Johnny is very close to each member of the Greasers, who all feel drawn to him. After Johnny’s death, Dally sets himself up and is shot dead by police officers. Although all the Greasers have encountered tough breaks, Dally and Johnny share similar backgrounds. They both have parents that don’t care about them. However, it is their differences that ultimately bring Johnny and Dally closer together.
While Dally is vicious and riotous because of his background, Johnny is quite calm and reasonable despite similar conditions. Johnny holds on to the belief that there is some good left in the world, while Dally has lost all hope and sees nothing good. Thus, it is Johnny’s optimism and outlook that draws Dally to him. Dally considers Johnny’s ability to remain good an example of real strength because it is a feat he can’t achieve. Thus, for Dally, Johnny is a symbol of all the good that is left.
There's still lots of good in the world. Tell Dally. I don't think he knows.
This is a question that is never answered in The Outsiders, and one can only wonder why Dallas Winston--who is filled with hate and has few real friends--feels so strongly about Johnny Cade. Johnny is the "gang's pet," and he is Dally's pet, too. Johnny is the smallest and the weakest of the greasers, and this must be one of the reasons that Dally takes after Johnny so much. Dally probably sees a lot of himself in Johnny. Both of them have parents who don't care about them: Dally lived on the streets of New York City, and claims that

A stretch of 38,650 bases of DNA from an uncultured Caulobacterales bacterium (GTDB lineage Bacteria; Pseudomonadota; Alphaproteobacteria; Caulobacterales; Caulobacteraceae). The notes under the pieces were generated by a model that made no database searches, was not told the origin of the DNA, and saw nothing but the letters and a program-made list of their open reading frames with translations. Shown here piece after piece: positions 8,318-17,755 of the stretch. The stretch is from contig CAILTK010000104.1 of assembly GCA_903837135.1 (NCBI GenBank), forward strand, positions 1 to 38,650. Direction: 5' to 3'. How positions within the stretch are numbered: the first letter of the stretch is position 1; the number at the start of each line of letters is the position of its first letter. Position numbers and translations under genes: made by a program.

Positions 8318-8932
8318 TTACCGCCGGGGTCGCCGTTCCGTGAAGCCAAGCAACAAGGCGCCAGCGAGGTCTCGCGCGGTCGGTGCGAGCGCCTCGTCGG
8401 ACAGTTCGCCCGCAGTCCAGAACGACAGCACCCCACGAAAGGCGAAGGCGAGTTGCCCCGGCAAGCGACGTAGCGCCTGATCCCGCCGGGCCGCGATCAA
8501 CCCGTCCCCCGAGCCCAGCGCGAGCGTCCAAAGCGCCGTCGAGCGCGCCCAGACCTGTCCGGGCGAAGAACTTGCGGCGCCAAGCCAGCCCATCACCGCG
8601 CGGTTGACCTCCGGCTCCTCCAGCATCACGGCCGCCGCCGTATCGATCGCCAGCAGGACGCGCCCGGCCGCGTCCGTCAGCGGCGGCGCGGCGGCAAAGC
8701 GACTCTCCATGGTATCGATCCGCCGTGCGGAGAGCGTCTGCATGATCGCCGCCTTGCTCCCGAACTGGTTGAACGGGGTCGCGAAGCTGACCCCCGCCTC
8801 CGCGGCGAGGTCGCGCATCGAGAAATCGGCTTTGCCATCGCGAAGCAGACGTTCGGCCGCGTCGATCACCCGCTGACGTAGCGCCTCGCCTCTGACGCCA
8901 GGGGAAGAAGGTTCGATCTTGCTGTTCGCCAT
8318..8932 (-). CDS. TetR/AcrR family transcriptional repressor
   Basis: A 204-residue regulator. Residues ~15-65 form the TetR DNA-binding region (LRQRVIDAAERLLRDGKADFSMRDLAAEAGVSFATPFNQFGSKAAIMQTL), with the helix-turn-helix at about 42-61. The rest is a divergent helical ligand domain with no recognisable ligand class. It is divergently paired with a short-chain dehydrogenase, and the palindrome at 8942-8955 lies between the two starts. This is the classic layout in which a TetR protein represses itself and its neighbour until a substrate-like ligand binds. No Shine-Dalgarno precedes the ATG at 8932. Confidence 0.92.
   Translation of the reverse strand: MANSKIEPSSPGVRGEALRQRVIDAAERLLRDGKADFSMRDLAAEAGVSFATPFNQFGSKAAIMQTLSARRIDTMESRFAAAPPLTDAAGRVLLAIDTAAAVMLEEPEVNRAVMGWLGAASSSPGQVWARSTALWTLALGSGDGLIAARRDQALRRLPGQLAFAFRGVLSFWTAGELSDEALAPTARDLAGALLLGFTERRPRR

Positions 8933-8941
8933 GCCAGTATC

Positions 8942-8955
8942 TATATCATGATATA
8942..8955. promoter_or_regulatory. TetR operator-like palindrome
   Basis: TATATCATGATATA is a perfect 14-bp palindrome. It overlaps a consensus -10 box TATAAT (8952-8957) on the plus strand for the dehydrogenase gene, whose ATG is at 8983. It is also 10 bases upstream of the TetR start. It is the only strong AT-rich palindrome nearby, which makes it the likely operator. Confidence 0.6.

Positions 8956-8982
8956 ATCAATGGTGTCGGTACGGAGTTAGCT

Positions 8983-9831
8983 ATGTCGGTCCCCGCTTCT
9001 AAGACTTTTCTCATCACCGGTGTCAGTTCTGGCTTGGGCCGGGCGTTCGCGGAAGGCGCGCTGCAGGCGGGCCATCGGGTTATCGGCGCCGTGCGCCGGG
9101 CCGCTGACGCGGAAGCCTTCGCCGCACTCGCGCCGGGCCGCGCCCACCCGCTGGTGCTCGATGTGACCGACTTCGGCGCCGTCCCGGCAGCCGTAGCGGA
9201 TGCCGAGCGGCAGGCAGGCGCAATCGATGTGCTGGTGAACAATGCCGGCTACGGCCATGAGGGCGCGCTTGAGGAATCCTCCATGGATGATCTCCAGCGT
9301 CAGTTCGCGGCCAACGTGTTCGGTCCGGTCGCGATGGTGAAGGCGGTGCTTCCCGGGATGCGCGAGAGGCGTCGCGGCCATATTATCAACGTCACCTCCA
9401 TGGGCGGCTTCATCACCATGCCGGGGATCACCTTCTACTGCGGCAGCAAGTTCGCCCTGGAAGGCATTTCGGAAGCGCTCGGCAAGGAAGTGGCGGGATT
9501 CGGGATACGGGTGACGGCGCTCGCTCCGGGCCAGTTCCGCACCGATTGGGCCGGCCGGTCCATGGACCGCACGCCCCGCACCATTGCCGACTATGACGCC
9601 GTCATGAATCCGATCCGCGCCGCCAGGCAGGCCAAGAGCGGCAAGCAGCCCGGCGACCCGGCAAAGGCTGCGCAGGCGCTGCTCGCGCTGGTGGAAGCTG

"... my old man don't give a hang whether I'm dead in jail or dead in a car wreck or drunk in the gutter."
Johnny experiences a similar family life, enduring the arguments between his parents and the beatings handed out by his father. He has taken a terrible beating by the Socs--just as Dally had by rival gangs in New York--and Dally somehow sympathizes with Johnny even when he cares little for anyone else. Dally's love for Johnny is so strong that he feel it is no longer worth living with Johnny dead, and he decides to die on the street by a policeman's bullet rather than go on without his best friend.